‘I like to think I’m bowling almost as quickly as him now,’ smiles Overton, who is three minutes older than Jamie. ‘Jamie’s still got me on out-and-out pace but I feel like I’ve more to offer with the skills of bowling. He’s got the away swinger but I’ve got the inswinger and wobble seam, so I’ve got more deliveries.’

Overton is more mature now than he was as a tearaway who got himself in disciplinary hot water in the earlier stages of his career.

Back then, he went a little too far in his pursuit of aggression —notably when he was banned for two matches five years ago under the totting up procedure for allegedly making a racist remark to Sussex’s Ashar Zaidi.

Overton has played a huge part in taking Somerset to the showpiece five-day final at Lord’s

He is adamant he has learnt his lesson. ‘I’ve always been on the edge as a cricketer and as a youngster you can sometimes overstep the mark,’ says Overton. ‘I’ve learnt from my mistakes. I had a few sessions with a specialist to make sure I could control my emotions. It’s not good to have outbursts, but I’ve now got ways of dealing with these things and that’s been good for me.

‘I have matured as I’ve got older and calmed down as a bowler. It’s five years since the last time I did something wrong, so I do think I’ve changed. I don’t look back on it fondly but it’s something that can happen as a young person.

‘I will keep on working to make sure nothing happens in future. You do need to be able to get into battles with batters as a fast bowler and I still have that. I’m still quite loud on the field but it’s making sure I keep controlling that and enjoy my cricket.’

He has enjoyed Somerset’s run to this unique red-ball final — famously, they have never won a Championship title after numerous near misses — so much that he has committed his future to the county despite offers to follow Jamie out the door.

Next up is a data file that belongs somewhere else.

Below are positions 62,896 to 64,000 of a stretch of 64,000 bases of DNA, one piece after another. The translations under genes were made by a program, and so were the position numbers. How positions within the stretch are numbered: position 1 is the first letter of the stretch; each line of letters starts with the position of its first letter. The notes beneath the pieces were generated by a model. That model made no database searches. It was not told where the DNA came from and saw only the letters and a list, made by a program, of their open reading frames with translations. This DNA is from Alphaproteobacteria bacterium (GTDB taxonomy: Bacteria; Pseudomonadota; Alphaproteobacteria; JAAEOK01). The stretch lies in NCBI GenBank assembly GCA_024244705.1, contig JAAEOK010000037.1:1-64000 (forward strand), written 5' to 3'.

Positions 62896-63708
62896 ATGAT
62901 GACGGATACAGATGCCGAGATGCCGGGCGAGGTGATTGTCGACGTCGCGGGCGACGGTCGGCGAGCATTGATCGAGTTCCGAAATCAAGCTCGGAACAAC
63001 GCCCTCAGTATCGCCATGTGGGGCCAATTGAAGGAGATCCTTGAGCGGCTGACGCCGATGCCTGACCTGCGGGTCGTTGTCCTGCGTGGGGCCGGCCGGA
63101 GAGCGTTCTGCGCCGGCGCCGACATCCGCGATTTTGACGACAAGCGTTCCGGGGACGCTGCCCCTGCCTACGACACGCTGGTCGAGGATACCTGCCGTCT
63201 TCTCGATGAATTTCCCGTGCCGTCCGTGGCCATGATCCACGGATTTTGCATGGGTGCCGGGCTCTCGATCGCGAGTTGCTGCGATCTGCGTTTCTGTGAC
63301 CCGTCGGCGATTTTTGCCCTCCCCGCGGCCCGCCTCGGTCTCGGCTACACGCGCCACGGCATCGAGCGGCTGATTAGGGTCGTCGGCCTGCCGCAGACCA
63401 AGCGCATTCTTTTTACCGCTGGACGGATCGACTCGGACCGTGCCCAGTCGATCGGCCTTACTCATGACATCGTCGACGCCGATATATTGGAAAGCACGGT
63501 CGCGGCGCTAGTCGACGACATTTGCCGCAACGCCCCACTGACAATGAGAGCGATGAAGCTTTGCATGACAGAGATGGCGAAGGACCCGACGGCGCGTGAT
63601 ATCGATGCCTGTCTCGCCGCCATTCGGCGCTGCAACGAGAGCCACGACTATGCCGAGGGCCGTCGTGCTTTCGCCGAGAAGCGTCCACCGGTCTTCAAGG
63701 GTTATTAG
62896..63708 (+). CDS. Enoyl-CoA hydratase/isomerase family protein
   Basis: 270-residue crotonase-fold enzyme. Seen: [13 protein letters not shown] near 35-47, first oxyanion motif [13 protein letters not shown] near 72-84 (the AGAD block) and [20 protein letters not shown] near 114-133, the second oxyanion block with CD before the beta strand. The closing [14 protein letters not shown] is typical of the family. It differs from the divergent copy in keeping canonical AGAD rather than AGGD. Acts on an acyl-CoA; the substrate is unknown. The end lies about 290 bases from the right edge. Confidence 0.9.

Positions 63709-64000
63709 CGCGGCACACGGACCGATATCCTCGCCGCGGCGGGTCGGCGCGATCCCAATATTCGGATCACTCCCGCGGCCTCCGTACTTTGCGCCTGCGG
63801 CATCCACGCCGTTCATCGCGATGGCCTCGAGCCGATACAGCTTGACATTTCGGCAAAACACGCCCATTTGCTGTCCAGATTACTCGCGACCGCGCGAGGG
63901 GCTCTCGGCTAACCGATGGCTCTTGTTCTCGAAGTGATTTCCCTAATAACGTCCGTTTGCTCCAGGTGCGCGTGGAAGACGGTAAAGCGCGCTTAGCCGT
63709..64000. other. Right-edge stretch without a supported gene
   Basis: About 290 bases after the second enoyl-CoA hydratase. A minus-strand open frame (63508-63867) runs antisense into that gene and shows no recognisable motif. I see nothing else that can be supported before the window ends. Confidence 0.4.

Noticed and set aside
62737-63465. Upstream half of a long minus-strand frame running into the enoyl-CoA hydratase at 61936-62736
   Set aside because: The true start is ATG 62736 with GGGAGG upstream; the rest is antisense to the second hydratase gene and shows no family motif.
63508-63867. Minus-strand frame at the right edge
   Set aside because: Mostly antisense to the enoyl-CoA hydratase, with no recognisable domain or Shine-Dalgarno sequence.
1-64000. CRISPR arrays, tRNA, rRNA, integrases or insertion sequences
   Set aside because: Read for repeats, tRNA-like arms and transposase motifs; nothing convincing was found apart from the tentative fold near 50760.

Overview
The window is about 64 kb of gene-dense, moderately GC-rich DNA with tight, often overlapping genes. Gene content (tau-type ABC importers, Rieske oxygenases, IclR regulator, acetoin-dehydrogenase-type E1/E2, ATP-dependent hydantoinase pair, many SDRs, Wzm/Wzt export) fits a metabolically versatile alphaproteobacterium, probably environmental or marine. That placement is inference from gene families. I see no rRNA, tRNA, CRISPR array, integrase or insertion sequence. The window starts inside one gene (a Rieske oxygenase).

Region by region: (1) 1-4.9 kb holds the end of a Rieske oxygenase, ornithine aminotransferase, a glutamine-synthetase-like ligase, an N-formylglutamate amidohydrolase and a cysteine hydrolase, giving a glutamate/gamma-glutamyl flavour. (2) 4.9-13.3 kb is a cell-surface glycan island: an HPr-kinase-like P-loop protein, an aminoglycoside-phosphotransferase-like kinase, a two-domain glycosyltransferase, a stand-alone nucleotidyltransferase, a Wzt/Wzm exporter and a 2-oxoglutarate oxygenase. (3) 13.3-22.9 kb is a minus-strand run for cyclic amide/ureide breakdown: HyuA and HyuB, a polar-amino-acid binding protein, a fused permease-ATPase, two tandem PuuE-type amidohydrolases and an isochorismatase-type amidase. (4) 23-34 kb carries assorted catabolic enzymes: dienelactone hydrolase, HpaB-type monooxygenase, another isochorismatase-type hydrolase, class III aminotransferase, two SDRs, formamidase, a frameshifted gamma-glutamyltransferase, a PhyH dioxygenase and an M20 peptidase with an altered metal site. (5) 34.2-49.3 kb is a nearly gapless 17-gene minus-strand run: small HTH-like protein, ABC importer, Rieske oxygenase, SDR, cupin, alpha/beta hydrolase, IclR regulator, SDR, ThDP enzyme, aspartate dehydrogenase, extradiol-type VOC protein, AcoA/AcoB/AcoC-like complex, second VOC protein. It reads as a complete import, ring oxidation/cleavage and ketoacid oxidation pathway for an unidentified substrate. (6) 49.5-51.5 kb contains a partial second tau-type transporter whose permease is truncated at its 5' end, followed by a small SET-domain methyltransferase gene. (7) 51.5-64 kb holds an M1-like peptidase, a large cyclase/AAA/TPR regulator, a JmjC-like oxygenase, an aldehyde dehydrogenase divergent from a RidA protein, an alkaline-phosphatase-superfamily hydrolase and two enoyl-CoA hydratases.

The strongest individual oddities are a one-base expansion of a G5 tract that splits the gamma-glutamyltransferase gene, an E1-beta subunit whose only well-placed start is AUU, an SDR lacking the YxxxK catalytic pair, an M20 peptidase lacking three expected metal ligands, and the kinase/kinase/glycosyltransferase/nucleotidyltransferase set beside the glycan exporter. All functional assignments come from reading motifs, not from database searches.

‘It was about making sure I had the best opportunities to get back in that England side,’ says Overton. ‘I felt I could do that being the leader of the attack here at Somerset on a Taunton wicket that is probably not going to be as spin friendly as over the last couple of years.

‘It will generally be better in first-class cricket now and it can only help me taking wickets on good pitches. Jamie felt he wanted more opportunities with the newer ball and to bat slightly higher up, because he was at nine or 10 for us.

‘It was a big decision for him and I hope it goes really well at Surrey, but it’s going to be weird when we play against each other. It’s sure to be competitive between us and I would expect a hostile few days!’

If Somerset can beat Essex, who pipped them to the title last year by drawing a rain-affected Championship decider at Taunton, they can finally break that red-ball duck in what has been a successful first-class substitute competition.

‘It’s not the same as the Championship, but it’s a big competition and one all 18 counties could have won,’ adds Overton. ‘It’s special playing at Lord’s and there is an extra incentive because we’re facing Essex again. We feel we’re one of the best two teams and would have been annoyed if we hadn’t got there.

‘Since they were promoted (in 2016), Essex have shown they’re among the best sides. So to have a repeat of last year shows what good teams we are.’